Health IT leaders meet to progress Five Year Forward View

"Innovation means identifying and applying solutions to existing problems in health and care."

General agreement reached that all sectors need to work closer together to expedite change, by learning from past errors.

[London, UK] Implementation of the Five Year Forward View was the main theme of the UK e-Health Week Roundtable this week that brought together health leaders from both the private and public sector.

The discussion, which included influential figures such as Beverley Bryant, Director of Digital Technology; Jane Barnacle, Director of Patients and Information, London; Jane Dwelly, Head of Health and Care Innovation and Susan Aitkenhead, Head of Nursing at NHS England focused on two priority areas: the “back office” of joining up systems by making them paperless and the “front office” of enabling citizens and patients to be more in control of their care. During the discussions there was a clear consensus that now was the time to stop the talking and  instead work on making it happen on the ground.

Plans to develop a standards based information sharing initiative in London were discussed, as well as the importance of front line staff capturing data and looking for unwarranted variations. Upcoming developments in primary care looked promising and the potential of the new health systems that are starting to emerge through devolution and STPs were welcomed.

Jane Dwelly, Head of Health and Care Innovation, NHS England said: “Innovation means identifying and applying solutions to existing problems in health and care. These must bring about lasting benefits to patients and add value: by improving efficiency, enhancing population health and enabling high quality care.

“Sharpening the focus on the informatics and technologies that are supporting truly transformational change in the way we plan and pay for health and care services is imperative as is using digital tools to underpin immediate plans to bring the NHS into financial balance and, at the same time, setting up new and enduring systems for delivering care.”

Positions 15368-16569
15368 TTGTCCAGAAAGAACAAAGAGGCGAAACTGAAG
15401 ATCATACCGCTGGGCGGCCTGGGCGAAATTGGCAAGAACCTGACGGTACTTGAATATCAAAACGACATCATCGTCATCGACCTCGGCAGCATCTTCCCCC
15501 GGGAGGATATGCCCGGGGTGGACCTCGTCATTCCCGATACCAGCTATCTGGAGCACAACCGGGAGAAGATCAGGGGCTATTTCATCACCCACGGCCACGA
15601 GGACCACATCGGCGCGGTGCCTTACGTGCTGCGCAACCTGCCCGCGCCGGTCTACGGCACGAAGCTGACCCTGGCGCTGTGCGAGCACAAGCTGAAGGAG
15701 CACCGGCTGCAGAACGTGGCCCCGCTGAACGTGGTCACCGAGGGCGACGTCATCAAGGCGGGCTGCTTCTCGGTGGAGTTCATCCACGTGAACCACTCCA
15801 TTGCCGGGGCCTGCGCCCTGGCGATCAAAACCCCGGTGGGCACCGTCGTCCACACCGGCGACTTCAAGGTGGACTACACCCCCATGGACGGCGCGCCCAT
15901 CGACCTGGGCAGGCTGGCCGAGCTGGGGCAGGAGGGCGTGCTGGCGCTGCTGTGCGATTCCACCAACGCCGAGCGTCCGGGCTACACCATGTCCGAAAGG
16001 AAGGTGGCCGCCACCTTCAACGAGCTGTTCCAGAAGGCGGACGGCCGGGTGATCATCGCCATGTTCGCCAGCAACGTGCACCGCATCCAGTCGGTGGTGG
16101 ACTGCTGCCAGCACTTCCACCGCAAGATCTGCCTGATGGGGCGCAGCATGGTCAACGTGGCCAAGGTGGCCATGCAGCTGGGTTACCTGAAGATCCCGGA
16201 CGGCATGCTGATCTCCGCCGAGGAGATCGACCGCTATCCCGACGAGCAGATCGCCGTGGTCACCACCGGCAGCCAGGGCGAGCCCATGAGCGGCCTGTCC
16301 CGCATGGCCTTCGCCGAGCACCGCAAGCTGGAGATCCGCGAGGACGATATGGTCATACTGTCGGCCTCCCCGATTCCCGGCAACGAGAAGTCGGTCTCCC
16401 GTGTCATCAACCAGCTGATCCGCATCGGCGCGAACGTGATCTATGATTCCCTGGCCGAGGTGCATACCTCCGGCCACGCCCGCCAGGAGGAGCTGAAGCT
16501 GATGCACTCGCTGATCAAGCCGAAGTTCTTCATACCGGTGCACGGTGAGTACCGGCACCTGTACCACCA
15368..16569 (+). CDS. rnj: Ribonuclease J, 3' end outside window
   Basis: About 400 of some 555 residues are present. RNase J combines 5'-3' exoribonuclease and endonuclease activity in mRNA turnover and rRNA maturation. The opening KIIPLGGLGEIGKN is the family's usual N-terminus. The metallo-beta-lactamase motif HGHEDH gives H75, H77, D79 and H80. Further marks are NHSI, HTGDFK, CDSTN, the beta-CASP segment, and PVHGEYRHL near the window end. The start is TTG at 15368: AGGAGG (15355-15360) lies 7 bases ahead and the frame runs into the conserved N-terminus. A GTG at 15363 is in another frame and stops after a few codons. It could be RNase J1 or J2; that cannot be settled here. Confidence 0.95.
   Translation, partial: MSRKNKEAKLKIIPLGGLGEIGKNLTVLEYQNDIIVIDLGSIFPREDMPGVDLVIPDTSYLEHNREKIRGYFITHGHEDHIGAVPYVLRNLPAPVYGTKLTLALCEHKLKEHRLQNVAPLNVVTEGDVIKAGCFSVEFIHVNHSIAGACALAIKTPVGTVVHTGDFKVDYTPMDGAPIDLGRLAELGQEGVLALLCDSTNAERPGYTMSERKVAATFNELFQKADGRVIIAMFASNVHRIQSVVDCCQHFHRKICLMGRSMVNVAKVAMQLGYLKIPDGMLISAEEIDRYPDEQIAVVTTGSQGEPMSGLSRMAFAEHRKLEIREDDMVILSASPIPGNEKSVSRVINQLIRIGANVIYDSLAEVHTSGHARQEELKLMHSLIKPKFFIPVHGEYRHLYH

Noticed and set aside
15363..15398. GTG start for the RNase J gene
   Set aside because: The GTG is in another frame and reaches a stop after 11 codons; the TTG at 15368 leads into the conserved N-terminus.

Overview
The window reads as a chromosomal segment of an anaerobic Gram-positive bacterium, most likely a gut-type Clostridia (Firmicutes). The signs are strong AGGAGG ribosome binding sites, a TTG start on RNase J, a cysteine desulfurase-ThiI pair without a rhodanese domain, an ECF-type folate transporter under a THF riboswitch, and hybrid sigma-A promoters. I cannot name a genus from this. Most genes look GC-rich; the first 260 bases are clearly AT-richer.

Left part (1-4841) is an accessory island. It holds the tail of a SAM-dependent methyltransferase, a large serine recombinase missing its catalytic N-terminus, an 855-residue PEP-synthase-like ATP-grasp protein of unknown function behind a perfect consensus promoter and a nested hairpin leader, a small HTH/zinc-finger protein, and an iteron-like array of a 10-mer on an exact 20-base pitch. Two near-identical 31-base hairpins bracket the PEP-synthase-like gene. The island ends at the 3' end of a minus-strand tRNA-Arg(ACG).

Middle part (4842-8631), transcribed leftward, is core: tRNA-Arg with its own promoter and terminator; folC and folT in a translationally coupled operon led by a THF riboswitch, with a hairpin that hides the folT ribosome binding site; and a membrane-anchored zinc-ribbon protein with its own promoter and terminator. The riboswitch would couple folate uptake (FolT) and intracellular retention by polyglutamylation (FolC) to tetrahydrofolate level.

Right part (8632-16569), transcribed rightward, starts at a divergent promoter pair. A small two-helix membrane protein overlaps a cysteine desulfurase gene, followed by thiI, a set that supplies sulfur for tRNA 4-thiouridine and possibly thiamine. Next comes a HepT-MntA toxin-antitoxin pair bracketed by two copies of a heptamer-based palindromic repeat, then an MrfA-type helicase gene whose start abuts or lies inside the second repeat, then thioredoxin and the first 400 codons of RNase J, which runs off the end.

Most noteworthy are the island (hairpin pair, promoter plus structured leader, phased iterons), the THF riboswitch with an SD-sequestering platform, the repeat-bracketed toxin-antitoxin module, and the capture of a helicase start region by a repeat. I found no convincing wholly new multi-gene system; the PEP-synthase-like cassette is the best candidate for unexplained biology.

The discussion also highlighted the importance of common APIs and standards for interoperability, although there was agreement that these must be practical and relevant. There was support for this approach from the private sector leaders such as MedeAnalytics, AGFA, InterSystems, Lexmark and Imprivata.

It was recognised that the collection, access and analysis of data is critical in speeding up the pace of transformation with the Health and Social Care Information Centre, Tech UK and the British Computer Society echoing this view.

Stephen Lieber, President of HIMSS, who gave his view from a global perspective added: “Patients are the same around the world and so it follows that there are some global issues for all health care systems. First, there is the question of infrastructure, the individual healthcare system. Understanding the gaps in each system allows us to take a view on what condition it is in.

“Secondly, there is data. The clinical application of technologies and data is the next step we must all take. These are not top-down IT projects; but clinical projects that all involve technology. Finally, there is professional education. We need to build a case for clinicians to be advocates of IT and technology in all healthcare settings.”

There was general agreement that all sectors needed to work closer together to accelerate change but it needed to be done in a smart and practical way by learning from and not repeating the mistakes from the past.

All members of the Roundtable will continue the discussion at UK e-Health Week at Olympia on the 19th and 20th April.  Details of the UK e-Health Week Roundtable will be written up in a special supplement jointly published by Commissioning Journal and GM and available in the British Journal of Healthcare Computing in April.